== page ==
Tuck is widely considered the best catching instructor in the game, a reputation he first cultivated while working with the Yankees, and develops an intense loyalty with his catchers. He said that catcher Jarrod Saltalamacchia calls him at least once a day "365 days a year," a practice that began with Jason Varitek when Tuck first came to the Red Sox prior to the 2007 season.

"That's what you do when you join the 'Catching Academy,'" Tuck said. "Tek still calls every other day. He never left."

Asked if he wants to return, Tuck said: "If the situation is good for me, yes."

It is expected Tuck will wait to see who will manage the Red Sox next season. He also has been dealing all season with an illness in his family. But there would appear to be little doubt that the Red Sox would like him back.

The Sox, meanwhile, are now in a position where they have had four pitching coaches in the last three seasons, including two this season: Bob McClure, who was fired in August, and Randy Niemann, who initially was brought in by Valentine as a staff assistant. Curt Young was pitching coach just one season, 2011. John Farrell was pitching coach for four seasons before becoming manager of the Blue Jays.

"Too much turnover at that position," Cherington said. "That's on us. Coaches don't hold a gun to your head to be hired, and don't ask to be let go. When there's this much turnover we've got to look at ourselves a little bit. It's important to add a little more stability in that area."

The base coaches, Jerry Royster and Alex Ochoa, were both added by Valentine, so their fate is likely tied to the manager. Tim Bogar, who has been on the Sox staff since 2009 and was Valentine's bench coach this season, an uncomfortable arrangement for both men, and hitting coach Dave Magadan, on the Sox staff for six seasons, are both highly regarded by the Sox front office but could be victims of a housecleaning, if it comes to that. Again, the identity of the manager may be a deciding factor.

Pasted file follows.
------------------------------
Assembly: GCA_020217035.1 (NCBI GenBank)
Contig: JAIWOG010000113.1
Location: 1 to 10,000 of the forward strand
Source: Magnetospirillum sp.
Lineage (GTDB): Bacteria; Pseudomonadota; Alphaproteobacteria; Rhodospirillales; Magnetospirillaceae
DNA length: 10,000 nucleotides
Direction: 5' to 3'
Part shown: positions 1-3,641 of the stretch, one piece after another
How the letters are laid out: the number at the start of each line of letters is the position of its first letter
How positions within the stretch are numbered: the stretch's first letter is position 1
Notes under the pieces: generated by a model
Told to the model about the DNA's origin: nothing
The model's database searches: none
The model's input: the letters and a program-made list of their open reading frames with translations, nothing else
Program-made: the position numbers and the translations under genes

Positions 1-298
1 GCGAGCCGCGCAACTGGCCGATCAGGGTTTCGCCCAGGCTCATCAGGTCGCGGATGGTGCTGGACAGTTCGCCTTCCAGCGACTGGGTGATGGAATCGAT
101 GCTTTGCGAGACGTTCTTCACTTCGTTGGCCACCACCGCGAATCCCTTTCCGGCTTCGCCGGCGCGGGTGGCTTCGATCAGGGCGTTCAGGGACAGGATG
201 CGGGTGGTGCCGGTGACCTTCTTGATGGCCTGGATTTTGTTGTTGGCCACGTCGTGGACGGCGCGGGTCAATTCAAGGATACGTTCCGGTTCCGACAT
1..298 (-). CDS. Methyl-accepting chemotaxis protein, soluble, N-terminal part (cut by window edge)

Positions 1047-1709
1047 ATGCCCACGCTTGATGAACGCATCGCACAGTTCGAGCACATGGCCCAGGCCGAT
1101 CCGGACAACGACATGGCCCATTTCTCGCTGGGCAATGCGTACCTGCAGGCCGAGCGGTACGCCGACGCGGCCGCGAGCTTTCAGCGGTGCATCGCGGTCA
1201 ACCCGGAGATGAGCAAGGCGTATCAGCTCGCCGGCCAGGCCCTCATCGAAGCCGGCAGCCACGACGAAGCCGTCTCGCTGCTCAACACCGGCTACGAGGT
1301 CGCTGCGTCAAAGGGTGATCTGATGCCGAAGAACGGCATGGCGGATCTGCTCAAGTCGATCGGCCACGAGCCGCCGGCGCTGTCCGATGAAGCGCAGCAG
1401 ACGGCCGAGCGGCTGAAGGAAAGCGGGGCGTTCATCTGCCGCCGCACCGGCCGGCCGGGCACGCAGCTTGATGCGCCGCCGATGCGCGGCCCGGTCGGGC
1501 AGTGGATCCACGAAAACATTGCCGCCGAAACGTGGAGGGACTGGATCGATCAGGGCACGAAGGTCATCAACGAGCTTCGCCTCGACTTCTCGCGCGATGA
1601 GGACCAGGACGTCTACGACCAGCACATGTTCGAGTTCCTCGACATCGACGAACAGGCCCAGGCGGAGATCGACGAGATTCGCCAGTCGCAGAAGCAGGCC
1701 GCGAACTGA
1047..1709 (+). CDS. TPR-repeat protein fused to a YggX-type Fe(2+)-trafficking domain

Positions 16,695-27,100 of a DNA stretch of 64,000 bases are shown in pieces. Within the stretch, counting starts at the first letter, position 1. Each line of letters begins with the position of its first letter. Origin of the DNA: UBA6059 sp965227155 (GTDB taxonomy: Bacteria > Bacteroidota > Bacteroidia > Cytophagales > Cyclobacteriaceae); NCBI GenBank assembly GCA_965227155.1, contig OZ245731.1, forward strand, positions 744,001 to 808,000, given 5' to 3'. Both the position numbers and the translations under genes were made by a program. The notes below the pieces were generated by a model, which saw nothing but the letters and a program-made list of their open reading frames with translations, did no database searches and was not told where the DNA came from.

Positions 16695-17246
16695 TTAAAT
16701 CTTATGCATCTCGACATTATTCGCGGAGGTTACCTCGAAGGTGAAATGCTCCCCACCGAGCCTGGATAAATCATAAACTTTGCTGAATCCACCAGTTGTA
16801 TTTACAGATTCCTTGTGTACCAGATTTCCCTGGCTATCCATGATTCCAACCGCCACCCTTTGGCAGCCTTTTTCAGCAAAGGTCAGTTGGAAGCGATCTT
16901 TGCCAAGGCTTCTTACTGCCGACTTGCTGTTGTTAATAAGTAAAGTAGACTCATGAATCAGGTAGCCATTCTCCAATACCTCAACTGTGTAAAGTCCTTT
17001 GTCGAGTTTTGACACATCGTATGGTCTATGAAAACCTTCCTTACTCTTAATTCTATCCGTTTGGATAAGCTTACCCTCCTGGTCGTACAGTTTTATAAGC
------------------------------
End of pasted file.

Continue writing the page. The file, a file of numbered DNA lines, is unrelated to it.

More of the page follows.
Bogar to meet with Astros on Wednesday

September, 18, 2012
ST. PETERSBURG, Fla. -- Red Sox manager Bobby Valentine was pleased to hear his bench coach and one of his former players, Tim Bogar, will interview Wednesday in Tampa for the Houston Astros’ managerial job.

“That's what he wanted during the winter, that’s what his dream was,” said Valentine, who managed Bogar with the New York Mets in 1996, “to get the exposure with us so he could get noticed by other teams.

“I hope it works well for him.”

Bogar was the Red Sox first-base coach in 2009 and the team’s third-base coach in 2010 and 2011 before he was named Valentine’s bench coach in the offseason.

“Going forward, it’s going to give me a better understanding of how to run a major-league team,” Bogar told in December after getting the assignment.

Bogar spent four of his nine-year playing career with the Astros (1997-2000) and made his lone postseason appearance with the team in 1999.

He is interviewing for a job previously occupied by another Red Sox bench coach, Brad Mills, who was fired earlier this season by the Astros.

Mills worked under Terry Francona in Boston and became Houston’s manager prior to the 2010 season. He went 171-274 in two-plus seasons at helm.

Report: Bogar to interview for Astros job

September, 18, 2012
Red Sox bench coach Tim Bogar will interview for the Houston Astros' managerial opening this week, according to a report on

The report said Bogar will meet with Astros executives in the Tampa Bay area at some point during the Red Sox' four-game series against the Rays.

The Astros fired Brad Mills, Red Sox bench coach under Terry Francona, last month with Houston holding a 39-82 record. Other reported candidates for the job include former manager Larry Bowa of MLB Network, Tampa Bay bench coach Dave Martinez and Nationals third base coach Bo Porter.

Francona: Bogar 'knows' it was a mistake

August, 3, 2010